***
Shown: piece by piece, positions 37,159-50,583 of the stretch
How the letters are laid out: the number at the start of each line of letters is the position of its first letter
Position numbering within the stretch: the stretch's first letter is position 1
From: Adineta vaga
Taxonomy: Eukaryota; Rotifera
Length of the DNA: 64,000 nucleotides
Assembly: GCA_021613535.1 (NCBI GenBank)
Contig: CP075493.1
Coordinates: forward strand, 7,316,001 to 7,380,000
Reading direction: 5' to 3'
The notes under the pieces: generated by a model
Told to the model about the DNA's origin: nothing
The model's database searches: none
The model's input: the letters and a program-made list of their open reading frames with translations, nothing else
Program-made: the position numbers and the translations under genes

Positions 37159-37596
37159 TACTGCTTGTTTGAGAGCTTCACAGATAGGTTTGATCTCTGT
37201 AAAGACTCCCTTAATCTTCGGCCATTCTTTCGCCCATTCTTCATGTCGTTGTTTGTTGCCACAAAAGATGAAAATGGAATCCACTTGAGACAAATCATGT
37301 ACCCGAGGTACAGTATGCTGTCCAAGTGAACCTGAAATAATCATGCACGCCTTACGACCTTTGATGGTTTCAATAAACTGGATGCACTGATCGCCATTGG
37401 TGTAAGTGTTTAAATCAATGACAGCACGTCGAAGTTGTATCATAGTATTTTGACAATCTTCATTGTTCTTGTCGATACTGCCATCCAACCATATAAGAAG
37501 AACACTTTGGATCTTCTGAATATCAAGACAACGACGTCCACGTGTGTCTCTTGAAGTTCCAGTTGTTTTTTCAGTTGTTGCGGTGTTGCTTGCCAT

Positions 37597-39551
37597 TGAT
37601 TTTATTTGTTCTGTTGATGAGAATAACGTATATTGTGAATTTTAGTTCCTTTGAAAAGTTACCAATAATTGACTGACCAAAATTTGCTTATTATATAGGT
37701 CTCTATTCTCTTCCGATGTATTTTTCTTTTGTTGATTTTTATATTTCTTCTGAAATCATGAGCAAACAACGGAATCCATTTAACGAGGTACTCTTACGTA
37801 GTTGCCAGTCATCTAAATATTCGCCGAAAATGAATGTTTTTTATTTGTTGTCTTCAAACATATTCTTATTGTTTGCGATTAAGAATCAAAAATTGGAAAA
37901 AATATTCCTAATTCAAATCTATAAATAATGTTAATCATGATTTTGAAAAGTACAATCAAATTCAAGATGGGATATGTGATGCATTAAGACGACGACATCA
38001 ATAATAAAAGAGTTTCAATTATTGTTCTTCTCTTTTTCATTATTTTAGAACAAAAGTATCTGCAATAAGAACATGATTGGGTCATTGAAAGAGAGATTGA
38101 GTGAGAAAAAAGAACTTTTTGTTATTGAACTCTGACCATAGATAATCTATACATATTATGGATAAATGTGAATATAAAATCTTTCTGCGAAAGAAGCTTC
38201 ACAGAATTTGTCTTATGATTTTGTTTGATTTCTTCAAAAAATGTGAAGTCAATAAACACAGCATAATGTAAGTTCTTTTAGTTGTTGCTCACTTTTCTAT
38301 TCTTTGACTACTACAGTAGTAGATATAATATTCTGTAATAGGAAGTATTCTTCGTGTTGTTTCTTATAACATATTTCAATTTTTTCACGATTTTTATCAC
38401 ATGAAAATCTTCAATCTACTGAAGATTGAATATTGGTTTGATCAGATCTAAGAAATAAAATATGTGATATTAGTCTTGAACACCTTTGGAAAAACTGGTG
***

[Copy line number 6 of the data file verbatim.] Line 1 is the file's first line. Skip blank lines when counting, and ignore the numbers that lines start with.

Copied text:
Length of the DNA: 64,000 nucleotides